The Qatari defense minister is in Ankara for talks with Turkish officials
"This is a bloodless declaration of war," Al-Attiyah said in an interview with the London-based Al-Araby Al-Jadeed newspaper published on Friday.
Saudi Arabia, Bahrain, Egypt and the United Arab Emirates abruptly cut ties with Qatar on June 5, citing Doha’s support for terrorism.
Doha denies the accusations and has rejected a 13-point list of demands it received from the four countries to restore ties.
Al-Attiyah arrived in Ankara on Thursday for talks with Turkish officials.
He said his talks with Turkish President Recep Tayyip Erdogan and his Turkish counterpart Fikri Isik on Friday are expected to focus on the issue of the Turkish base in Qatar.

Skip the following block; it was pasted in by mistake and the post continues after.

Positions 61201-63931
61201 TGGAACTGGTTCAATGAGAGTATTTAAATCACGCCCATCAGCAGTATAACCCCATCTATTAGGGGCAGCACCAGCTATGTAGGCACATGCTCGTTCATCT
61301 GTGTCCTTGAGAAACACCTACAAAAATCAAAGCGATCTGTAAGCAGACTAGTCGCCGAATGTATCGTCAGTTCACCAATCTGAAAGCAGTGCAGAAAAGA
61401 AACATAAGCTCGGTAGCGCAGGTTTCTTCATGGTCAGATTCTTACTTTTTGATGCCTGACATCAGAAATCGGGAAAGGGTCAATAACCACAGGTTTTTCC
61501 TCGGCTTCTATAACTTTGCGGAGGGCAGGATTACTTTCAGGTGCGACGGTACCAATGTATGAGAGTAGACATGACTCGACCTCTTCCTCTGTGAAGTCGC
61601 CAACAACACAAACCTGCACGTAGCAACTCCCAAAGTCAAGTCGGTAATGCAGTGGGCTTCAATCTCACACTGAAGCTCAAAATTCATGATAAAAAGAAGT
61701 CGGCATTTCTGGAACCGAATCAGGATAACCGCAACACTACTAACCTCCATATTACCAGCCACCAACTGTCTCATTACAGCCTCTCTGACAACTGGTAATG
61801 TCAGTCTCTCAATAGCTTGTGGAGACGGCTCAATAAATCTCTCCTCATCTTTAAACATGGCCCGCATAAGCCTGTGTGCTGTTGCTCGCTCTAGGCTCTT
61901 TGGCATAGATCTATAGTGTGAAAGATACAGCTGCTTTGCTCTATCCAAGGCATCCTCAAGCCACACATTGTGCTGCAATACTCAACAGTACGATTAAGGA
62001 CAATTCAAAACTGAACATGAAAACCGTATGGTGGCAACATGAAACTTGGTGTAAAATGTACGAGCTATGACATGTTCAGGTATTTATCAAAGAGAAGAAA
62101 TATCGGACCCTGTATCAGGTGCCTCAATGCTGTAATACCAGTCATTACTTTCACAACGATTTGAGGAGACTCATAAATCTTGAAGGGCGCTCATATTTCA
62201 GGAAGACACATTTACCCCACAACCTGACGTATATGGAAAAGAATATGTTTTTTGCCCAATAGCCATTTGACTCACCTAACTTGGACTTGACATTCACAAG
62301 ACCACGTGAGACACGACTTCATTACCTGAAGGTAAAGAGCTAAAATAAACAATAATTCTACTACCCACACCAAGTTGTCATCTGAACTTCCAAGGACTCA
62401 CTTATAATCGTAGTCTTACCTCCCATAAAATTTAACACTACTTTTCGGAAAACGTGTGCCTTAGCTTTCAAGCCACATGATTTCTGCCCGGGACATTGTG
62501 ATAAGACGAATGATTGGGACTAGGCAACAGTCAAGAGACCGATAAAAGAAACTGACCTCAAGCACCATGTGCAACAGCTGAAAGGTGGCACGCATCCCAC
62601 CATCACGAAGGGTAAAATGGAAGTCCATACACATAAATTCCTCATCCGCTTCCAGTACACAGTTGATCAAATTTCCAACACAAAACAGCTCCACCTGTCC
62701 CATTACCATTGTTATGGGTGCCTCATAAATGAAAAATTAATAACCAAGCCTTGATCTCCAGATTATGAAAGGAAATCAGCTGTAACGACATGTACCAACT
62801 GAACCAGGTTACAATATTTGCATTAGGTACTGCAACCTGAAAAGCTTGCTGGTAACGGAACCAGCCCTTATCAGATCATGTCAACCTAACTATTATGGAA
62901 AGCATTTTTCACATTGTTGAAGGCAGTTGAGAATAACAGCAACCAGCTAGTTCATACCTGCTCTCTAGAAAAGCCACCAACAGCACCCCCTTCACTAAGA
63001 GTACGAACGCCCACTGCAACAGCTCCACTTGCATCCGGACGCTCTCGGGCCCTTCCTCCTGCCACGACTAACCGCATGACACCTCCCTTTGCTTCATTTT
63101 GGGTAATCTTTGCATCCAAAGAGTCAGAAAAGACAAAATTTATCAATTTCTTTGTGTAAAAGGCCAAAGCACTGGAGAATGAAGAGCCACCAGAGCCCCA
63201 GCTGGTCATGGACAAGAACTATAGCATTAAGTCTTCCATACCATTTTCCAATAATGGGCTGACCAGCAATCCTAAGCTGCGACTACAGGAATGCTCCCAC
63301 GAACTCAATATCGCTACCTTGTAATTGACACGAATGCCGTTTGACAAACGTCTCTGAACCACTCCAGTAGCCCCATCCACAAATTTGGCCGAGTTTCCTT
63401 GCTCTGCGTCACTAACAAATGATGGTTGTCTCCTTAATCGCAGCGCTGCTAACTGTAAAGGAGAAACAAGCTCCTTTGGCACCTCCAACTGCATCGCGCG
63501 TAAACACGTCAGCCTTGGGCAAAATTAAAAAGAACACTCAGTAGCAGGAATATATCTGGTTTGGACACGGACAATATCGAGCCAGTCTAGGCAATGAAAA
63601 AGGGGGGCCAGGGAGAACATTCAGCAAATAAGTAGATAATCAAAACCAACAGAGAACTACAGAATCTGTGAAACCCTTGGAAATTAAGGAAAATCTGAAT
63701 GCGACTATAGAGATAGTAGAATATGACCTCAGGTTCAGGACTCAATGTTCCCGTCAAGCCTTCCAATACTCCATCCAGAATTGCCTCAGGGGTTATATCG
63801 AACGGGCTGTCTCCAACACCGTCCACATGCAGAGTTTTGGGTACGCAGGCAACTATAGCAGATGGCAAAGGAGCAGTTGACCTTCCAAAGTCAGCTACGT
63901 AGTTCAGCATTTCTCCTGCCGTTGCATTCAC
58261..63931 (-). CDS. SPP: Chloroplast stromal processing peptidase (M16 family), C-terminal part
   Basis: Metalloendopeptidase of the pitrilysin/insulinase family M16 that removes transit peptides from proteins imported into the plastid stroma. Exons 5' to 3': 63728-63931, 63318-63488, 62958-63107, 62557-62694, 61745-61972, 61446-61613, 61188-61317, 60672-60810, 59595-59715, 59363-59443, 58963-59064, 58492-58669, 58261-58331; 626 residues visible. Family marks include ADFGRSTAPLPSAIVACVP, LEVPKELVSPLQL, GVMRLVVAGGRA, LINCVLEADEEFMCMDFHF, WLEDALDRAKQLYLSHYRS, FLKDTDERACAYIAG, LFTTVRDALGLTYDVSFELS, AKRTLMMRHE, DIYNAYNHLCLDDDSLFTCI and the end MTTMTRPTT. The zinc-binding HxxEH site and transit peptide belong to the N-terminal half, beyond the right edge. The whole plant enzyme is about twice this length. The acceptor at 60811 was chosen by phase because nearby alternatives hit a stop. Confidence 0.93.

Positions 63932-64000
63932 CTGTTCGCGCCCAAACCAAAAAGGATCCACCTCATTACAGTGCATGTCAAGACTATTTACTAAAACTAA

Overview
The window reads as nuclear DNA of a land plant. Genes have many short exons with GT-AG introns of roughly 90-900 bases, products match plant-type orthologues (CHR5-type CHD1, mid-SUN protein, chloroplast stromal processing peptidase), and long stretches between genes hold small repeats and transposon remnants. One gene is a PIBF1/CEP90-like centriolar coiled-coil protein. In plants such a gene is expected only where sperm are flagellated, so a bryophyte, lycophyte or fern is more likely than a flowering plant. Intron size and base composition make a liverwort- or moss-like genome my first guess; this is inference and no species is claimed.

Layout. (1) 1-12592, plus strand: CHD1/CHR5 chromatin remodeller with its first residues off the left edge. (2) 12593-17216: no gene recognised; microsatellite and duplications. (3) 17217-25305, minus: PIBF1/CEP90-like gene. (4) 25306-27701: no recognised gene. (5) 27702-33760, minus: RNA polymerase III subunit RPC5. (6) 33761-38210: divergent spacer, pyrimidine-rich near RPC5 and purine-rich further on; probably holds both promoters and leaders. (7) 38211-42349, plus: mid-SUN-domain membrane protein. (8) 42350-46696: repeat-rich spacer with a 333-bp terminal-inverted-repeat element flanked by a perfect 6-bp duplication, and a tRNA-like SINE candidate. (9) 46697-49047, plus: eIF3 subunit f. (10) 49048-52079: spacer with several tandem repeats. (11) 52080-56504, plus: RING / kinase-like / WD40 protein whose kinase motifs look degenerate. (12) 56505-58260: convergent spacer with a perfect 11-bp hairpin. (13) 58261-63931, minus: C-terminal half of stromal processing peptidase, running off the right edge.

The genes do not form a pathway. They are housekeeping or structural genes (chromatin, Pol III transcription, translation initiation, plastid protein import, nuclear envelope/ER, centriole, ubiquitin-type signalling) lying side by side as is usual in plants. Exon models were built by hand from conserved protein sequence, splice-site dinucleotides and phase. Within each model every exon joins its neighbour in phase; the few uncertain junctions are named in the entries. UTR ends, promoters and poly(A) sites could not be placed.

"Qatar and Turkey maintain historic ties and my visit comes in the context of boosting defense cooperation between the two countries," he said.
Earlier in June, Turkey’s parliament ratified two deals on deploying troops to Qatar and training its army.
The Qatari minister also described his country's relations with the U.S. as "strategic".
Qatar is home to the sprawling al-Udeid Air Base, which houses U.S. Central Command, and the U.S. Air Forces Central Command. Roughly 10,000 U.S. troops are stationed at the al-Udeid Air Base.
"The closure of the Udeid Air Base in Qatar is absolutely out of the question," Al-Attiyah said.
He went on to dismiss all accusations about Qatar's support for terrorism, describing the claims aiming to "demonize Qatar".